Racist – In a 1990 report, the non-partisan U.S. General Accounting Office found “a pattern of evidence indicating racial disparities in the charging, sentencing, and imposition of the death penalty.” The study concluded that a defendant was several times more likely to be sentenced to death if the murder victim was white. This has been confirmed by the findings of many other studies that, holding all other factors constant, the single most reliable predictor of whether someone will be sentenced to death is the race of the victim. On average a Black person is 4 to 5 times more likely to be executed than a Caucasian for committing murder. From initial charging decisions to plea bargaining to jury sentencing, African-Americans are treated more harshly when they are defendants, and their lives are accorded less value when they are victims. All-white or virtually all-white juries are still commonplace in many localities.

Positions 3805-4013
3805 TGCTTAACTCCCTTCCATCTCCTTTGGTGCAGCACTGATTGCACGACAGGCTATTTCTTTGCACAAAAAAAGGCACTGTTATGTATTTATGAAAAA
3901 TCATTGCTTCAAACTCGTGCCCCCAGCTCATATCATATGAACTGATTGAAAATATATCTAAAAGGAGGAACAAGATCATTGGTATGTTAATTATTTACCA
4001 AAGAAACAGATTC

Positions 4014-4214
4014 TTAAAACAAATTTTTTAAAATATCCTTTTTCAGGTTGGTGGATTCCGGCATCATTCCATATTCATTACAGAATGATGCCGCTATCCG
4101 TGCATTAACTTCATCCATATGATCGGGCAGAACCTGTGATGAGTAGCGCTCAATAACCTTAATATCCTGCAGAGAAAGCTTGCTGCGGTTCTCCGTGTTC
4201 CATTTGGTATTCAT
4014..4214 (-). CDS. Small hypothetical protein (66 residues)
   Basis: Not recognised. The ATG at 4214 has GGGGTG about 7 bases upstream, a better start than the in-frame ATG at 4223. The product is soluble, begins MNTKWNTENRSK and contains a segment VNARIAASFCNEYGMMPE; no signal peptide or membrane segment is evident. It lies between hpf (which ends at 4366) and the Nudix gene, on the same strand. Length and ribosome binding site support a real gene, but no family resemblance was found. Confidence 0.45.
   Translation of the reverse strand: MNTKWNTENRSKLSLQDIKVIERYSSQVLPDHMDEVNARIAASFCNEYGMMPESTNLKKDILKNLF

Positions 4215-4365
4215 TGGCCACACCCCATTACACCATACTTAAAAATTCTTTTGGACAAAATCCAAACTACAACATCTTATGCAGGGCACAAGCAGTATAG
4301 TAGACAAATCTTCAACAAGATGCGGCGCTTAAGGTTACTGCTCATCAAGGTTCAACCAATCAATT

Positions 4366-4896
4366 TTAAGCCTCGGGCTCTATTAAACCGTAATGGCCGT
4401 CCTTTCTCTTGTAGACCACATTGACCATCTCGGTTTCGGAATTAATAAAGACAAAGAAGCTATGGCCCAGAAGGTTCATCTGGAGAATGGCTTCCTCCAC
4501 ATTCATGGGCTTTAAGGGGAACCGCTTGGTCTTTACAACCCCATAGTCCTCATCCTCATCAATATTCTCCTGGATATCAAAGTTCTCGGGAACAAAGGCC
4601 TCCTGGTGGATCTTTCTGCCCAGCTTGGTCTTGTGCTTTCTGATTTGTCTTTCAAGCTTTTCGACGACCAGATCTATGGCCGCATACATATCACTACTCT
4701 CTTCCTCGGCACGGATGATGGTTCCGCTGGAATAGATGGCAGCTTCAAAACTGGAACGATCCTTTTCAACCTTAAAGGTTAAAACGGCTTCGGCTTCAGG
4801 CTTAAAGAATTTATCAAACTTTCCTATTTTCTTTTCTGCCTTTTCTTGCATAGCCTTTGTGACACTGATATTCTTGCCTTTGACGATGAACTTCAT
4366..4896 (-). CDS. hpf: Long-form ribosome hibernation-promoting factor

Financial – Using conservative rough projections, the Commission estimates the annual costs of the present system ($137 million per year), the present system after implementation of the reforms … ($232.7 million per year) … and a system which imposes a maximum penalty of lifetime incarceration instead of the death penalty ($11.5 million. In California the current system costs $137 million per year; it would cost $11.5 million for a system without the death penalty.